With a population of just under 208 million in 2015, Brazil ranks 5th in the world by population and 6th by total area. The official language of Brazil is Portuguese. The currency is the real.
Brazil ranks 125th in world health ranking per WHO. In 2014, the total expenditure on health per person was $1,318, which is 8.3% of the GDP. Brazilian males have a life expectancy at birth of 71 years, and females can expect to live 79 years. There are 1.76 physicians per 1,000 people in Brazil as compared with 2.56 physicians per 1,000 people in the United States.
Brazil has more than 6,000 hospitals, both public and private. The public hospitals in some regions of the country do not have enough beds, medication, or doctors. The lack of general practitioners, specialists, and hospitals lead to long wait times for both regular checkups and surgeries.
Private hospitals are concentrated in large cities, especially Sao Paulo, and often require the bill to be paid in advance, by the patient or insurance before receiving treatment or leaving the hospital.
The Brazilian health care system (SUS) offers free public health care, including doctors’ fees, labs, hospitalization, surgery, and prescription drugs, to all legal residents, but lack of resources in the public facilities are often a problem.
Many people have private health insurance, often through their employer, through a large number of companies in order to shorten the wait times and improve the quality of care. The cost of these private policies varies based on covered services and region. Also, the terms vary: some require the patient to pay and then seek reimbursement, others deal directly with the provider. Life insurance is often packaged with health insurance by some of these companies.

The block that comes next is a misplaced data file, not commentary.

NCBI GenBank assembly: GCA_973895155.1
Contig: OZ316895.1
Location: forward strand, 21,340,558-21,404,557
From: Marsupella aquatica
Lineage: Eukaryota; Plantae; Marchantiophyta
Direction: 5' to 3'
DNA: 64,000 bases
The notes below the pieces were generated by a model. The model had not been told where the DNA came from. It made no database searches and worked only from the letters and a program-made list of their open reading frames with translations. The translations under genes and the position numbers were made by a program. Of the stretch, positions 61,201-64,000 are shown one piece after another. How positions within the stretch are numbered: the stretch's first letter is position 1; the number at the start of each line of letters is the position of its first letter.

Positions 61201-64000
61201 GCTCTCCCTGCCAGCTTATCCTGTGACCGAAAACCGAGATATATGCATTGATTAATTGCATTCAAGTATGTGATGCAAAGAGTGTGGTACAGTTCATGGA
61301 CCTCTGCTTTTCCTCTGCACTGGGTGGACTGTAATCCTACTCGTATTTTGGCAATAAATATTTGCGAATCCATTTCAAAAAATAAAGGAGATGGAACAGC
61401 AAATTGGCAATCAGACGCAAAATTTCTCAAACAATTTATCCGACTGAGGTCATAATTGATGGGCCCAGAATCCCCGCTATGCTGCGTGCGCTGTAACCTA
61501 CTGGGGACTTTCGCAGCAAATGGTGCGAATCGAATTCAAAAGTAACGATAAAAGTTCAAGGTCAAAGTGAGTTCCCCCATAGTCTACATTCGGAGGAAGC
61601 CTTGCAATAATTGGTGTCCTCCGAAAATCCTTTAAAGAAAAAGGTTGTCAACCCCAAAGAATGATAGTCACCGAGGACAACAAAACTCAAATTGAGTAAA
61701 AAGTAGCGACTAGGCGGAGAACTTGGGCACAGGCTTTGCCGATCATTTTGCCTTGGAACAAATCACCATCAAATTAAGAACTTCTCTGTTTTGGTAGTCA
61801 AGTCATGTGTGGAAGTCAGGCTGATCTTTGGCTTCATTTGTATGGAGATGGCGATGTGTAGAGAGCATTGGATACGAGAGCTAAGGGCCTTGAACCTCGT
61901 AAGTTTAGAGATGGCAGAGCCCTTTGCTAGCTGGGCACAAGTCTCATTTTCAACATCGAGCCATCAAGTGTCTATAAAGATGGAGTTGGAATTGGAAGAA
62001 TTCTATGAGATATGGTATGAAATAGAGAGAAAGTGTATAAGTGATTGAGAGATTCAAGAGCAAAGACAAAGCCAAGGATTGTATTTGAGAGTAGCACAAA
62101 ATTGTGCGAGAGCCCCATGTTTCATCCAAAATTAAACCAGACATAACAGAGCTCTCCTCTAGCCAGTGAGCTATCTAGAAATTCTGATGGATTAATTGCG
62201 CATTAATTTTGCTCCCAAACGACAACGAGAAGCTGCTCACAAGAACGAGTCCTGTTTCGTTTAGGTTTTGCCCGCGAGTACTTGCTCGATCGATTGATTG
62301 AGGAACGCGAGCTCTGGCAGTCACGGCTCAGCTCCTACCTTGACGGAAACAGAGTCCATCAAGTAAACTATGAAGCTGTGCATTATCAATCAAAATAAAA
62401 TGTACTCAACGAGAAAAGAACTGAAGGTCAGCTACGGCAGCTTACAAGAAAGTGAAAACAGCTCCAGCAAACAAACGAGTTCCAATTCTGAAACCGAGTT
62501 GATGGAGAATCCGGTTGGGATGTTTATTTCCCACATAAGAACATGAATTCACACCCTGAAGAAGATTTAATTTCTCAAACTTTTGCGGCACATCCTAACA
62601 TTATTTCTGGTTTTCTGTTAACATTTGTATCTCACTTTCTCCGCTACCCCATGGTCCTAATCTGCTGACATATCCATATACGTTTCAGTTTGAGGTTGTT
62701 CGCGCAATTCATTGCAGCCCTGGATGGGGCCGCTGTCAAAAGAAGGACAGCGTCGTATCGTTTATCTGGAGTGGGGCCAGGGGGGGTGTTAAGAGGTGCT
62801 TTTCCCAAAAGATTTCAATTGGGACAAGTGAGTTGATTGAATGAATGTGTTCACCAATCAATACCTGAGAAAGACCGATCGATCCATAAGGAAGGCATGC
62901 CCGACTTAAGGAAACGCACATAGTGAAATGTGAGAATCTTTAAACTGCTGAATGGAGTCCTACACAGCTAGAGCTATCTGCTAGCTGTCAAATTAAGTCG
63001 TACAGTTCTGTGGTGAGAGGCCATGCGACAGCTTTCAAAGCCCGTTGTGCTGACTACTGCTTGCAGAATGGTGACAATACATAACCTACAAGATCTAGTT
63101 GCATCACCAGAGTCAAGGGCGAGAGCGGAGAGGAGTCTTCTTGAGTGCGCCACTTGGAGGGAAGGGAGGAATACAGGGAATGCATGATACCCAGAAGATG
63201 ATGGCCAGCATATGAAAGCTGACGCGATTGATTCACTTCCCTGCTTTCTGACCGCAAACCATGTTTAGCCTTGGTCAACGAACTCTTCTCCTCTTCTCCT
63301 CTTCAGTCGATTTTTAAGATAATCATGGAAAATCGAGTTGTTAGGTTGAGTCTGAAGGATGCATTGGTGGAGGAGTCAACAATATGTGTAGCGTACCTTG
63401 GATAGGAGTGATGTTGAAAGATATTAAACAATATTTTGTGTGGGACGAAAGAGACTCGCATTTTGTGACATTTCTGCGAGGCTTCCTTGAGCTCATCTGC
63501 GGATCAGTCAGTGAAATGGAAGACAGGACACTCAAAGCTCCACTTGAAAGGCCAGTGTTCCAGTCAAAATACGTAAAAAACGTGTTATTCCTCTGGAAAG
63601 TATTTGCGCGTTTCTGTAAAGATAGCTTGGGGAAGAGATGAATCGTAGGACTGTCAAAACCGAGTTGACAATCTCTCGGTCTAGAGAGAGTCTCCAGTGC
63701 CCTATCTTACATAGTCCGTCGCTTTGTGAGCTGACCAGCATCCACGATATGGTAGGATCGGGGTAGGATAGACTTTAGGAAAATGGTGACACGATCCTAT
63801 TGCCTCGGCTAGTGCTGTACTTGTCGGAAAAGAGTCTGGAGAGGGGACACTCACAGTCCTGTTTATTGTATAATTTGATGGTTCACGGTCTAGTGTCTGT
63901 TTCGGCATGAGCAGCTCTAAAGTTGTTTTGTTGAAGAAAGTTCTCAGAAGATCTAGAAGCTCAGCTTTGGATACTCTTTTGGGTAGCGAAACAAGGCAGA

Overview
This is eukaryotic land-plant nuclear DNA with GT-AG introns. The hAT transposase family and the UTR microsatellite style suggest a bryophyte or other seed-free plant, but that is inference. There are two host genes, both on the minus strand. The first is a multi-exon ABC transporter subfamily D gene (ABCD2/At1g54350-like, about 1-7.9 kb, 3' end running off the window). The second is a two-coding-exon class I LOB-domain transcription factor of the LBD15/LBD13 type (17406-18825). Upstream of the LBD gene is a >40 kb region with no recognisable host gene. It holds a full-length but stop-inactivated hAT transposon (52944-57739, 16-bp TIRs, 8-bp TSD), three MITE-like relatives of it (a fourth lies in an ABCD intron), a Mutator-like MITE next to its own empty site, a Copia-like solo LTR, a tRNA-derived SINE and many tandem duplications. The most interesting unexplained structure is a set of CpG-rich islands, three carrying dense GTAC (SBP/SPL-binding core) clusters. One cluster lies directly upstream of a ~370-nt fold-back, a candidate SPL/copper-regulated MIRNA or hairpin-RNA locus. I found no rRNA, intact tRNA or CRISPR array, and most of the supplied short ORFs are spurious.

In Brazil there are two choices: health plan and health insurance. A health plan is more expensive, with fewer choices, and only covers particular region, but 100% of costs are covered. Health insurance is less expensive, with more choices of doctors, and covers all of Brazil, but it does not cover 100% of costs.
Travel, or international, health insurance provides comprehensive medical coverage when traveling outside of one’s home country. Travel health insurance is different from travel insurance, as the latter may provide only emergency coverage but not full medical coverage.
Travelers should check with their health insurance provider, as they may already have an option of international health coverage. If they do not, they can purchase travel health insurance from their home country or the destination country.